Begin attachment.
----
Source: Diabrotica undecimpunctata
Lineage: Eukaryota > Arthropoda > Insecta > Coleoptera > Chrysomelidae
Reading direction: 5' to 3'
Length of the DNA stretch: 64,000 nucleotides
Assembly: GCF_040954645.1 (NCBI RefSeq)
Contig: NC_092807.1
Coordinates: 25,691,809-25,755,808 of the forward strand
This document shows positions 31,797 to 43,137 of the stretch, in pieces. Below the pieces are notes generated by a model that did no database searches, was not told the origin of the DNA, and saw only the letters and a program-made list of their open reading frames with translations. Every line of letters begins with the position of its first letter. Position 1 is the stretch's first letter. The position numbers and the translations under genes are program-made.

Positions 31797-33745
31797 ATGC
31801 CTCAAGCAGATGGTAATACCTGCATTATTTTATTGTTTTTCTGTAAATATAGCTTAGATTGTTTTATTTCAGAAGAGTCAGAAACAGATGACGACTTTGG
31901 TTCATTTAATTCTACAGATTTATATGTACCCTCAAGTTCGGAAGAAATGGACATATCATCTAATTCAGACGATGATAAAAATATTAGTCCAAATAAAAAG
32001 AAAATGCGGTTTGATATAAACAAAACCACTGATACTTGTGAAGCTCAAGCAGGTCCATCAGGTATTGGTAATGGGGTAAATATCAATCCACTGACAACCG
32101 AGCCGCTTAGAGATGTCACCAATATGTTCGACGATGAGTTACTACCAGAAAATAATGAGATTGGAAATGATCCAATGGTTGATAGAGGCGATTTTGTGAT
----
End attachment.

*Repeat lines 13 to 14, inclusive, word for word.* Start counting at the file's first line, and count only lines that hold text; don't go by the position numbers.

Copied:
32001 AAAATGCGGTTTGATATAAACAAAACCACTGATACTTGTGAAGCTCAAGCAGGTCCATCAGGTATTGGTAATGGGGTAAATATCAATCCACTGACAACCG
32101 AGCCGCTTAGAGATGTCACCAATATGTTCGACGATGAGTTACTACCAGAAAATAATGAGATTGGAAATGATCCAATGGTTGATAGAGGCGATTTTGTGAT